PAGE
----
File picture: Alex Grimm

London - Emerging-market stocks rose to a six-month high as China’s central bank asked lenders to expedite home-loan approvals and South African shares headed for a record.

Indonesia’s rupiah led gains among currencies.

China Resources Land Ltd. rallied 6 percent.

South Korea’s Kospi index jumped 1.4 percent as the won retreated against the dollar after a suspected intervention.

The equity gauge in South Africa advanced as BHP Billiton, the world’s biggest mining company, said talks are being held to sell its Australian nickel unit.

The Borsa Istanbul 100 Index gained and the rupiah climbed the most since March.

The MSCI Emerging Markets Index added 0.8 percent to 1,030.73 by 1:34 p.m. in London.

The People’s Bank of China called on the nation’s biggest lenders to accelerate mortgage approvals as Premier Li Keqiang seeks to ease a slowdown in the world’s second-largest economy.

South Korean shares rose to the highest this year after Finance Minister Hyun Oh Seok vowed to protect smaller companies from exchange-rate volatility.

“The big story in emerging markets continues to be China,” Neil Shearing, chief emerging-markets economist at Capital Economics Ltd., said by phone from London.

“Even though there are growing risks, policy makers have several tools they can deploy to mitigate the worst outcomes there.”

All 10 industry groups in the emerging markets gauge rose, led by consumer-discretionary and financial companies.

A measure of technology stocks headed for an all-time high.

BHP Billiton jumped 0.9 percent, taking its three-day gain to 3.4 percent.

Turkey Gains

Turkey’s benchmark equity gauge rose as much as 0.7 percent, its highest level since November 25, before paring its gain to 0.2 percent. Koc Holding AS, the nation’s biggest group of companies, climbed 0.5 percent.

The country’s current-account deficit was $3.2 billion, according to data released by the central bank yesterday.

That beat the median estimate for a shortfall of $3.3 billion in a Bloomberg survey.

The FTSE/JSE Africa All Shares Index in Johannesburg rose 0.7 percent, heading for its highest close since 1995.

BHP is holding talks to sell all or part of the Australian unit.

Nickel for delivery in three months snapped six days of gains, declining 5 percent on the London Metal Exchange.

The Dubai Financial Market General Index fluctuated, moving between gains and losses of as much as 1.5 percent, before closing 0.2 percent lower.

MSCI Inc. is scheduled to announce today its final list of United Arab Emirates’ companies to be included in the developing-nation measure.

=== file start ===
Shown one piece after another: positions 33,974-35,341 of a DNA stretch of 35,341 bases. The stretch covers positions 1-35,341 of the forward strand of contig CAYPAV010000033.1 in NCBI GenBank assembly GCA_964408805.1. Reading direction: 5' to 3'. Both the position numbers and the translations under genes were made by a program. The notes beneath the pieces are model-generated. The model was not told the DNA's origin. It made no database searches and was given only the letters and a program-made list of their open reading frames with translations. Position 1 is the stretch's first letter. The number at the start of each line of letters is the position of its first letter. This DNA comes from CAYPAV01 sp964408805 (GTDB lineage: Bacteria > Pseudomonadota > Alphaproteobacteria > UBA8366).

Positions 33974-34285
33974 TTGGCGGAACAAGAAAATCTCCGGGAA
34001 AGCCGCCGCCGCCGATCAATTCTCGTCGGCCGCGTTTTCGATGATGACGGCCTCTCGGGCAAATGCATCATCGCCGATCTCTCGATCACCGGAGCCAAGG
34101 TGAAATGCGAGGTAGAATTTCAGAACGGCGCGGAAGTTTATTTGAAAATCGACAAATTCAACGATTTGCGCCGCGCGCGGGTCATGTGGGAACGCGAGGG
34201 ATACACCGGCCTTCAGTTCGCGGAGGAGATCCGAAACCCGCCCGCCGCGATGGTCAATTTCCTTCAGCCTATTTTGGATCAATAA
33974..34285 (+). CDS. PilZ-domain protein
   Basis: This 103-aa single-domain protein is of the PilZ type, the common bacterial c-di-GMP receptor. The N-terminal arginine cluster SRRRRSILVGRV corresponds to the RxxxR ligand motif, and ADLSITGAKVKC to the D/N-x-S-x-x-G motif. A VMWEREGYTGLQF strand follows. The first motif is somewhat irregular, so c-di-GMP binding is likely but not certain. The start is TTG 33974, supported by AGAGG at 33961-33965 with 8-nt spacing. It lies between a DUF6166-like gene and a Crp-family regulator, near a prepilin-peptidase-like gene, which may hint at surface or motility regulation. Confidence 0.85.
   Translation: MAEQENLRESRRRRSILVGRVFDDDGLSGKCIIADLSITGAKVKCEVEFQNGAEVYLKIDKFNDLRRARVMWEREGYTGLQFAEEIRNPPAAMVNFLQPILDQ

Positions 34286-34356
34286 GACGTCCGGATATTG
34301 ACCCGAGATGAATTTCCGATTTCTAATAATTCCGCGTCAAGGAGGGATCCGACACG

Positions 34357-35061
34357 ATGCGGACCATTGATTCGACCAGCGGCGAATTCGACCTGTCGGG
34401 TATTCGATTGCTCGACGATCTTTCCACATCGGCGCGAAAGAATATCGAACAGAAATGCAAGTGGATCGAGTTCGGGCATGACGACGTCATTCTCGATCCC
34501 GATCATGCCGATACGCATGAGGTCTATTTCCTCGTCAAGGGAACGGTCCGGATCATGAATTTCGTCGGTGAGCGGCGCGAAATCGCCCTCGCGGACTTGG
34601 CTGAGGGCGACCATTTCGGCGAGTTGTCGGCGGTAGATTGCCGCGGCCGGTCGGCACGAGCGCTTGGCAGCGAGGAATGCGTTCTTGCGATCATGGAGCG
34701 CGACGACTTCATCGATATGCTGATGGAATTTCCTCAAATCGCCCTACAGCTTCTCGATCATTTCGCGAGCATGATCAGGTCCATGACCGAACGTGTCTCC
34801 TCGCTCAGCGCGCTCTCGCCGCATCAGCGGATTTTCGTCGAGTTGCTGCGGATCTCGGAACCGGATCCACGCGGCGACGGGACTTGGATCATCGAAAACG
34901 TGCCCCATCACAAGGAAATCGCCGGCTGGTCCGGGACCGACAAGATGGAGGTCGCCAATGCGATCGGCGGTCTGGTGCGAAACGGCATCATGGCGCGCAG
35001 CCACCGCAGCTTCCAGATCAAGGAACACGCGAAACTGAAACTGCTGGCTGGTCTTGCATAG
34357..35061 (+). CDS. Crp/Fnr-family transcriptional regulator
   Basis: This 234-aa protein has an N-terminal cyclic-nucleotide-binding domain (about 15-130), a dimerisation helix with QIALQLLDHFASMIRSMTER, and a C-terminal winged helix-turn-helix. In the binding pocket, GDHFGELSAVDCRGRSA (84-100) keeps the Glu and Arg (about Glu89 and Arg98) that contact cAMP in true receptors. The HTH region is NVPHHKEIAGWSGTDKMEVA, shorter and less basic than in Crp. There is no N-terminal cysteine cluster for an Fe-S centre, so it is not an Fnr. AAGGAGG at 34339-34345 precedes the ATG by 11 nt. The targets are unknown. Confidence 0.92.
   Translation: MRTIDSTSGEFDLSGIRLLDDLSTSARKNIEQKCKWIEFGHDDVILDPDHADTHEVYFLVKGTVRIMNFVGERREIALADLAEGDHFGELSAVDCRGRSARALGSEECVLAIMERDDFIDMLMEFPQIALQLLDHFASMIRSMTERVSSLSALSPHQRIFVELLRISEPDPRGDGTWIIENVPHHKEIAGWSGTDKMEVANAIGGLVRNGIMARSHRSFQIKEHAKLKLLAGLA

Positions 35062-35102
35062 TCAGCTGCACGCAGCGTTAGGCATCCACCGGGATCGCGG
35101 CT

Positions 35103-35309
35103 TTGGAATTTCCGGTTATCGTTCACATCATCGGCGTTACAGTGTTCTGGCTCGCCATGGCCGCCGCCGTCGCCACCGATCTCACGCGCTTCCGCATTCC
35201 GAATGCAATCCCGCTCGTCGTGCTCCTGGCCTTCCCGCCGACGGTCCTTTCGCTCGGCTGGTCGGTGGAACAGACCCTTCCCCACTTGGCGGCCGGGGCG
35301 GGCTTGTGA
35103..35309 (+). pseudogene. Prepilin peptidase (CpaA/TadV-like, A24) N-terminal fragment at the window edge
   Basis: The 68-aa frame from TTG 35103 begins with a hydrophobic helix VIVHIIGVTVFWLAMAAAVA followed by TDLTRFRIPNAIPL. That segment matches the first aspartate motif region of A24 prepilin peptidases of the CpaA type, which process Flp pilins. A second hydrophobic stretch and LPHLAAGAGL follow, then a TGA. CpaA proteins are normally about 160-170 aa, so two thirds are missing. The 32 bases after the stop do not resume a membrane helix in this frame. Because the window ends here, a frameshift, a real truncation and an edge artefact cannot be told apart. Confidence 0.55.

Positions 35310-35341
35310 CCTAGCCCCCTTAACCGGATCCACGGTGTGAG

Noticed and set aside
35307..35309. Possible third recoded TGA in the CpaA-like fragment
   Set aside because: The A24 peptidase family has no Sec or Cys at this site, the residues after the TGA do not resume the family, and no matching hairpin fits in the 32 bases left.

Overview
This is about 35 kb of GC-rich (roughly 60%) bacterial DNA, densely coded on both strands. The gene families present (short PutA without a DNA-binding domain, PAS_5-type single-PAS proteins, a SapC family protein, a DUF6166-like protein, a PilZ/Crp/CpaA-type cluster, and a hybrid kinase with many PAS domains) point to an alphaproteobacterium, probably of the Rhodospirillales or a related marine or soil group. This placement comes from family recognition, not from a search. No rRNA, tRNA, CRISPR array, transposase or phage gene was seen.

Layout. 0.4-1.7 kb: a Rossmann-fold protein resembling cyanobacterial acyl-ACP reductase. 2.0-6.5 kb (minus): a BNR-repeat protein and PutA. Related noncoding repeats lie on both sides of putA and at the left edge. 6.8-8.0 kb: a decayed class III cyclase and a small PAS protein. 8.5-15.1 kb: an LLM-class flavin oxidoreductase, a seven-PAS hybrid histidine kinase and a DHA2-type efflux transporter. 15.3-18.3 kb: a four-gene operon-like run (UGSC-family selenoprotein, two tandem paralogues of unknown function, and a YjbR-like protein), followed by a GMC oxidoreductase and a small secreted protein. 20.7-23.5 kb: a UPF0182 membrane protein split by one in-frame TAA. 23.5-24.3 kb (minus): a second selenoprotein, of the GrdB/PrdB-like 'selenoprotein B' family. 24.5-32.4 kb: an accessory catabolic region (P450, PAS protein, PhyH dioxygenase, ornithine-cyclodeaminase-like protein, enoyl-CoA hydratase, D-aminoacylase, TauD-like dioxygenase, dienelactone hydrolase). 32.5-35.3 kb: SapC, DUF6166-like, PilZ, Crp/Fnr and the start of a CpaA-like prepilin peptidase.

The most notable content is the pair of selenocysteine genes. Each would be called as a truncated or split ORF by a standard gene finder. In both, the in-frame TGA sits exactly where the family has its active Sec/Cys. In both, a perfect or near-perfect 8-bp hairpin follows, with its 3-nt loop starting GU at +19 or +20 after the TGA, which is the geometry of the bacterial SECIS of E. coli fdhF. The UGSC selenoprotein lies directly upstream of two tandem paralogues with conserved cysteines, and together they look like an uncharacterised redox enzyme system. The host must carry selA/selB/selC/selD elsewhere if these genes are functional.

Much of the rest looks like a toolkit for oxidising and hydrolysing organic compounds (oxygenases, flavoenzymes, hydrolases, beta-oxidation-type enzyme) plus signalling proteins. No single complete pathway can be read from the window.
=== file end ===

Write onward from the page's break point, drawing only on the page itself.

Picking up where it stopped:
Romania Slumps

Russia’s Micex index added less than 0.1 percent, increasing for a sixth day in the longest winning streak since September.

The ruble appreciated for a second day against the dollar, strengthening 0.4 percent.

Measures in the Czech Republic and Romania declined at least 0.8 percent.

Indian shares retreated from a record.

The S&P BSE Sensex index slipped 0.2 percent after a 6.9 percent rally over the previous four days as exit polls showed a Bharatiya Janata Party-led alliance probably won 249 to 340 seats, with 272 needed for a majority.

The results will be announced on May 16.

The emerging-markets gauge has increased 2.8 percent this year and trades at 10.7 times its 12-month projected earnings.

The MSCI World Index of developed-nation shares has climbed 2.3 percent in 2014 and is valued at a multiple of 14.9.

The Kospi rose to the highest level since December 30 as the won sank 0.6 percent.

Hyundai Motor Co., South Korea’s largest automaker, added 2.6 percent, the most since March 26.

Easy Credit

Bank of Korea declined to comment on whether there had been an intervention after trade minister Yoon Sang Jick said today the appreciation was hurting smaller exporters.

The currency has risen 3.7 percent against the dollar this quarter, the most among 31 major currencies tracked by Bloomberg.

China Resources climbed the most since March 21.

The Hang Seng China Enterprises Index of mainland companies listed in Hong Kong added 1.4 percent.

The central bank’s request to improve lending efficiency comes as an economic slump worsens, with unexpected decelerations in industrial output and investment growth.

Besides pushing for easier access to housing loans, “China’s central government is trying to let local governments make minor adjustments to policies, and that’s helping developers rebound,” said Castor Pang, head of research at Core Pacific-Yamaichi in Hong Kong.

“But the lack of liquidity in the market won’t be so easy to resolve.”

The Jakarta Composite Index rose 1.4 percent to its strongest level since June 5.

The rupiah gained on speculation Indonesia’s presidential candidates will announce their running mates today, reducing political uncertainty.

Vietnam’s VN Index jumped 3 percent, the most since January 2013, according to data compiled by Bloomberg.

The premium investors demand to own emerging-market debt over US Treasuries rose 0.02 percentage point to 280 basis points, according to JPMorgan Chase & Co. indexes. - Bloomberg News